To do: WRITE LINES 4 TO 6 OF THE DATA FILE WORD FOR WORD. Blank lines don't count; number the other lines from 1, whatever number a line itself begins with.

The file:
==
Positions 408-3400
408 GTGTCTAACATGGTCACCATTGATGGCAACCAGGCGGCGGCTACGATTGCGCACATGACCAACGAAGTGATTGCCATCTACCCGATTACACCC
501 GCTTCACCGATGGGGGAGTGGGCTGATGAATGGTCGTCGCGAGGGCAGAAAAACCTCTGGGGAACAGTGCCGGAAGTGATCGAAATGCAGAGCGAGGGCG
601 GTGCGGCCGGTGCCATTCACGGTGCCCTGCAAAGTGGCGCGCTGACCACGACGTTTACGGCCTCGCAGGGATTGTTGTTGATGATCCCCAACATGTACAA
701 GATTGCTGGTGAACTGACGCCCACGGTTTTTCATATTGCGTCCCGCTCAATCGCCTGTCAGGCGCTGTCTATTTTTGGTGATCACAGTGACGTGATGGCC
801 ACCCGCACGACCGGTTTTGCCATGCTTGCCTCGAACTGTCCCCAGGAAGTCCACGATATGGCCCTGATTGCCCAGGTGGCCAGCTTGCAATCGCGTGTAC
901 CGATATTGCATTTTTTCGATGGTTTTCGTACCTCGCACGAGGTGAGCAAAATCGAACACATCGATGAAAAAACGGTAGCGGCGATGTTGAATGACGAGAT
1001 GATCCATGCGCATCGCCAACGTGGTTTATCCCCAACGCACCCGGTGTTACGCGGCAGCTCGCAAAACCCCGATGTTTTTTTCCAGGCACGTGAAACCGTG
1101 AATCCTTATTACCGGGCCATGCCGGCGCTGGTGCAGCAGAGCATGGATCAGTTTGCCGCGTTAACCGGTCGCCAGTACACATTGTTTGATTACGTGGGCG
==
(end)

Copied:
601 GTGCGGCCGGTGCCATTCACGGTGCCCTGCAAAGTGGCGCGCTGACCACGACGTTTACGGCCTCGCAGGGATTGTTGTTGATGATCCCCAACATGTACAA
701 GATTGCTGGTGAACTGACGCCCACGGTTTTTCATATTGCGTCCCGCTCAATCGCCTGTCAGGCGCTGTCTATTTTTGGTGATCACAGTGACGTGATGGCC
801 ACCCGCACGACCGGTTTTGCCATGCTTGCCTCGAACTGTCCCCAGGAAGTCCACGATATGGCCCTGATTGCCCAGGTGGCCAGCTTGCAATCGCGTGTAC